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Chapter VII.—Arrival of Barnabas at Rome.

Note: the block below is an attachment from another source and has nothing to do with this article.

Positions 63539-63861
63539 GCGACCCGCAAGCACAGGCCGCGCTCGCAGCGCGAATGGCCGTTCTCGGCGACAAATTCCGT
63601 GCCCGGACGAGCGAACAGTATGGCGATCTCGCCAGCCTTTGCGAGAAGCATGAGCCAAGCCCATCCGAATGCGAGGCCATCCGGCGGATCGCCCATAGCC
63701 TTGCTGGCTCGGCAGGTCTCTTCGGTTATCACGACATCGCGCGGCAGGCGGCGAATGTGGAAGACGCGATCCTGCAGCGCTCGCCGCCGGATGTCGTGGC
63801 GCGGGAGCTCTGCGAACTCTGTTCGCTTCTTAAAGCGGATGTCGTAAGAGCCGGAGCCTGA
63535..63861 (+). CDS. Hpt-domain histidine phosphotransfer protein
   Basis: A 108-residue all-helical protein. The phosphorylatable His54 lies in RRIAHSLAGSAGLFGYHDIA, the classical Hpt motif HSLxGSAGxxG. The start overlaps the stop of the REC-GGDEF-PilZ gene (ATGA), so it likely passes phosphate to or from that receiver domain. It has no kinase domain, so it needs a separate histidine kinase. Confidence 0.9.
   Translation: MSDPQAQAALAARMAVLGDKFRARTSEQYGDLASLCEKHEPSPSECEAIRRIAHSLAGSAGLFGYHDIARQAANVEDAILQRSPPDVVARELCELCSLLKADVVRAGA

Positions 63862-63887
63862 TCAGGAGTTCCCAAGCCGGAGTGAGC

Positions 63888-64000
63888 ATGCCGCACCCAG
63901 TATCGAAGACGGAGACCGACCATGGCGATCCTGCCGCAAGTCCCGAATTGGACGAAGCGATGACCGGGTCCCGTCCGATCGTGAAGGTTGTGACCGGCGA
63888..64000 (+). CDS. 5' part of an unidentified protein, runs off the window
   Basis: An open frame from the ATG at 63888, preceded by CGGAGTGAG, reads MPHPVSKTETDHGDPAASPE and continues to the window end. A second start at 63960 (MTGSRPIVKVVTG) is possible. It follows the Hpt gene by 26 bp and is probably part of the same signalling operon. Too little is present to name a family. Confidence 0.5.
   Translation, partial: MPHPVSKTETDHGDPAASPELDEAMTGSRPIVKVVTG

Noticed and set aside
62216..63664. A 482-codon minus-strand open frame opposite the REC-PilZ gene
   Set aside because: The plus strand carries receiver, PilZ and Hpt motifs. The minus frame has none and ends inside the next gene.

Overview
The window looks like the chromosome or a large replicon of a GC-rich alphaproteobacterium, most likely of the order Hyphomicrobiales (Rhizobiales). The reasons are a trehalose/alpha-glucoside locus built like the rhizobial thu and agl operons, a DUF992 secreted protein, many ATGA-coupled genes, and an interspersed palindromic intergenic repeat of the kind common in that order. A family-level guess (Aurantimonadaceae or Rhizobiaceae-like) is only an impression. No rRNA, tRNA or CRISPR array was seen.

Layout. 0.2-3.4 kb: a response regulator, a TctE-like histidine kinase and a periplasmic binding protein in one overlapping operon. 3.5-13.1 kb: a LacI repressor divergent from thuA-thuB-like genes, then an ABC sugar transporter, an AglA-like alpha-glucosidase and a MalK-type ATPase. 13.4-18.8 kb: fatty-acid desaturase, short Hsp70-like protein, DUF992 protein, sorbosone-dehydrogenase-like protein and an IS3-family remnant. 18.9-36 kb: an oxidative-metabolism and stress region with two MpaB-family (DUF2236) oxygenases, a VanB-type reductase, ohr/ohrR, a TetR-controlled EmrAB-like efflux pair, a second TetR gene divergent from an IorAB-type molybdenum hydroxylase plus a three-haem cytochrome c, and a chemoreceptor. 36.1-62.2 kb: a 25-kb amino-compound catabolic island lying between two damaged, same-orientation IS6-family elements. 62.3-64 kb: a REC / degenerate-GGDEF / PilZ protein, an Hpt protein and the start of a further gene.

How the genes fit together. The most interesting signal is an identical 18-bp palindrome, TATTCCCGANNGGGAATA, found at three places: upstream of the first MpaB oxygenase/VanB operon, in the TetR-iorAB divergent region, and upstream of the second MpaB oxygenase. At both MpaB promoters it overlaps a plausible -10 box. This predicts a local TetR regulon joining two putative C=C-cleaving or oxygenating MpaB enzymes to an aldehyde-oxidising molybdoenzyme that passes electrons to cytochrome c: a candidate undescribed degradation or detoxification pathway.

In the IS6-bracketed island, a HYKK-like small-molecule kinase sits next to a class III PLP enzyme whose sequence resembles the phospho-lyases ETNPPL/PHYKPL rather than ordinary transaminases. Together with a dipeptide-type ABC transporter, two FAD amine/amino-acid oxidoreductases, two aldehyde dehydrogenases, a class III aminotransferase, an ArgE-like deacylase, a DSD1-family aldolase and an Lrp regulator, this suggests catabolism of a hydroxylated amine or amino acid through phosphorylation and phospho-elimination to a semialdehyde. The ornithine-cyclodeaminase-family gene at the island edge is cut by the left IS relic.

At length meetings began to be held in various places in the city, and this subject to be discussed in conversation, and to be a matter of wonder who this might be who had appeared, and what message He had brought from God to men; until, about the same year, a certain man, standing in a most crowded place in the city, made proclamation to the people, saying:  “Hear me, O ye citizens of Rome.  The Son of God is now in the regions of Judæa, promising eternal life to every one who will hear Him, but upon condition that he shall regulate his actions according to the will of Him by whom He hath been sent, even of God the Father.  Wherefore turn ye from evil things to good, from things temporal to things eternal.  Acknowledge that there is one God, ruler of heaven and earth, in whose righteous sight ye unrighteous inhabit His world.  But if ye be converted, and act according to His will, then, coming to the world to come, and being made immortal, ye shall enjoy His unspeakable blessings and rewards.”536536    [In Homily I. a warning of future punishment is added.—R.]  Now, the man who spoke these things to the people was from the regions of the East, by nation a Hebrew, by name Barnabas, who said that he himself was one of His disciples, and that he was sent for this end, that he should declare these things to those who would hear them.537537    [The narrative in the Homilies is fuller; the preacher at Rome is not named; Clement attempts to go to Judæa, is driven to Alexandria, and meets Barnabas there; the occurrences here given in chaps. 8–11 are placed in Alexandria, whence Clement goes, after the departure of Barnabas, to Cæsarea where he meets Peter (comp. chap. 12).—R.]  When I heard these things, I began, with the rest of the 79multitude, to follow him, and to hear what he had to say.  Truly I perceived that there was nothing of dialectic artifice in the man, but that he expounded with simplicity, and without any craft of speech, such things as he had heard from the Son of God, or had seen.  For he did not confirm his assertions by the force of arguments, but produced, from the people who stood round about him, many witnesses of the sayings and marvels which he related.

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